225 new jobs, solar panels come to Freightliner plant
By Emily Ford
CLEVELAND — New jobs are coming to Freightliner in Cleveland, and officials have discussed adding a second shift at the truck manufacturing plant, an executive said Thursday.
Daimler Trucks North America, parent company of Freightliner, plans to add 225 jobs by June, said Roger Nielsen, Daimler’s chief operating officer.
The jobs will go to recalled laid-off workers. Officials are considering adding a second shift, Nielsen said. And if market conditions continue to improve, Freightliner employees will have the opportunity to work overtime by this summer, he said.
“There is a strong customer need for trucks,” Nielsen said.
He was in town to promote the solar farm Duke Energy has installed in Freightliner’s front yard. The 1,560 solar panels generate 359 kilowatts of energy — enough electricity to power 38 homes — and help Duke Energy meet new requirements for renewable energy.
Layoffs in 2007 and 2008 decimated the workforce at Freightliner, which once employed 4,000 people and manufactured 220 trucks per day.
Employment fell to 695 workers, and production bottomed out at 32 trucks per day. Rowan County and the town of Cleveland gave Freightliner economic incentives in 2009 to protect the remaining jobs and begin production of military vehicles.
Plant Manager Mike McCurry said the plant is on track to hit 87 trucks daily by August, with 1,100 current employees now turning out 68 trucks per day. The 225 recalled jobs will include truck assemblers and skilled tradesmen.
The company’s market share, now about 40 percent, is growing, Nielsen said. Bringing on a second shift “would really depend on a lot of factors,” he said.
“We are talking about, at some point, adding a second shift,” he said. “We are in preparations.”
Economic indicators for the trucking industry are “absolutely favorable,” Nielsen said, although the company is keeping a close eye on gas prices.
So far, the rising cost of driving a truck hasn’t hampered Daimler’s expansion plans. Even at $5 per gallon in 2008, fuel prices didn’t affect production, Nielsen said.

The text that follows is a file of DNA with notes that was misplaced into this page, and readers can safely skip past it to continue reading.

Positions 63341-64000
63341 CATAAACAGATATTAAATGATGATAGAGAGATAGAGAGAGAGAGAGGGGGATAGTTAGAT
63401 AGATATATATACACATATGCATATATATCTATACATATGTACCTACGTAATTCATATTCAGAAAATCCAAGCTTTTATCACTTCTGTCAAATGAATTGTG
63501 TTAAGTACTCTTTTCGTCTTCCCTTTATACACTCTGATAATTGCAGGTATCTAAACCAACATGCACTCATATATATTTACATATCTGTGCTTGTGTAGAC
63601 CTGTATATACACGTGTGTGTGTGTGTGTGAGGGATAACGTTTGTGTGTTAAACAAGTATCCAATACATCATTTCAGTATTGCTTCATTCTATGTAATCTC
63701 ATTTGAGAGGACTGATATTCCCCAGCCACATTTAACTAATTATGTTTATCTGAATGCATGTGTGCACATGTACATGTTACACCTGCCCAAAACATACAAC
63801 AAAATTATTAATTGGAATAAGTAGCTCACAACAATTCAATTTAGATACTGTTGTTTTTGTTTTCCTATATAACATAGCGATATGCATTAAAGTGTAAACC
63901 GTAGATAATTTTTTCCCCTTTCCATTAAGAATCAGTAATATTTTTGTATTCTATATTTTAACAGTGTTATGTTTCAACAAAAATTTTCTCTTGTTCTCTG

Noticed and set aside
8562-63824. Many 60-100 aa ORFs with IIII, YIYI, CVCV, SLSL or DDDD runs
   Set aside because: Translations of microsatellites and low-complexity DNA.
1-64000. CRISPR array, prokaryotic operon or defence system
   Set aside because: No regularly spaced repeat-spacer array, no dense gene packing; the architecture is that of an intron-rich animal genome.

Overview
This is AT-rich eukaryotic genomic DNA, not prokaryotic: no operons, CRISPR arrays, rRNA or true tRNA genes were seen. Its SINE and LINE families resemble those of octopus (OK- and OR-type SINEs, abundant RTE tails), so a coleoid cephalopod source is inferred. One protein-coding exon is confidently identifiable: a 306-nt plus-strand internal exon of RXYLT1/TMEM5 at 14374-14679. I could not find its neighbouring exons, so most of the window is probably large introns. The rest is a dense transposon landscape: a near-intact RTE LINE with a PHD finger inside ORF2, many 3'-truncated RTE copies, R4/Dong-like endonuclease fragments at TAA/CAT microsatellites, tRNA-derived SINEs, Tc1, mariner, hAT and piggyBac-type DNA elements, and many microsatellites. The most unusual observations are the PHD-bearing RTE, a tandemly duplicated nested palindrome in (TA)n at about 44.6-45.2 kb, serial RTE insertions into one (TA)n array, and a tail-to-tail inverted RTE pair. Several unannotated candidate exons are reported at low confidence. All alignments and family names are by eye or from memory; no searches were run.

“But it is a factor for consumers,” he said. “It’s still a great concern.”
Duke Energy signed a 25-year lease for the solar panels in Freightliner’s front yard.
Nielsen and others commemorated the partnership with a Switch On ceremony. The panels have been collecting energy from the sun since December.
Duke has invested $50 million so far in 18 solar sites across the state on the ground and rooftops, said Tony Almeida, a Duke Energy vice president who lives in Rowan County.
Daimler is one of the energy company’s best customers in the region, with a seven-digit annual power bill. The company is a technology leader and wants to be the first to put an emissions-free truck on the road, Nielsen said.
The solar site helps as the company works to lessen its impact on the environment and meet key performance indicators, he said.
“This solar project is one big step toward us getting an A+ in this class,” Nielsen told Cleveland Elementary School students in the audience.
The Cleveland plant is one of Duke’s distributed generation solar energy sites. The Daimler facility in High Point, headquarters of Thomas Built Buses, is home to another 1,690 solar panels projected to power an additional 41 homes annually.
The power generated by the panels goes back into the community to help Duke Energy meet its residential renewable energy commitment.
The renewable energy standard for North Carolina requires each public electric utility to meet at least 12.5 percent of its North Carolina retail customers’ electricity needs through new renewable energy sources or energy efficiency measures by 2021.
The panels are hard to miss for motorists on N.C. 70.
“We are fueling the imagination of every person who drives by these solar arrays,” said Sandra Carter, Daimler’s environmental manager.
The high visibility of the panels brings greater awareness of renewable energy to the community and could inspire people to dream up new ways to meet energy needs, Carter said.
Cleveland Mayor John Steele lauded the 22-year partnership between the town and Freightliner, even delivering part of his remarks in German. Daimler is based in Germany.
The Freightliner plant manufactures six different trucks in Cleveland:
• Two models of Cascadia sold in North America
• Coronado, a model with right-hand drive exported to Australia and New Zealand
• An armored military truck
• Columbia, a mostly right-hand-drive export
• Argosy, a cab-over design with no hood and right-hand drive
Student contest winners
Freightliner plant employees worked with Cleveland Elementary School to develop an educational program about renewable energy.
Employees put on five assemblies at the school for 300 students, and the company provided a science kit to each grade.
Student winners of a renewable energy art and essay contest are:
Kindergarten Anna Parrish and Mason Lee
1st grade Tatiana Landaverde and Brianna Hennessy
2nd grade Luke Koppe and Amoni Bryant
3rd grade Jessie Cline and Maryfer Maldonado
4th grade Sage Staley and Jake Harkey
5th grade Luke Waggoner and Guadelupe Melchor
Contact reporter Emily Ford at 704-797-4264.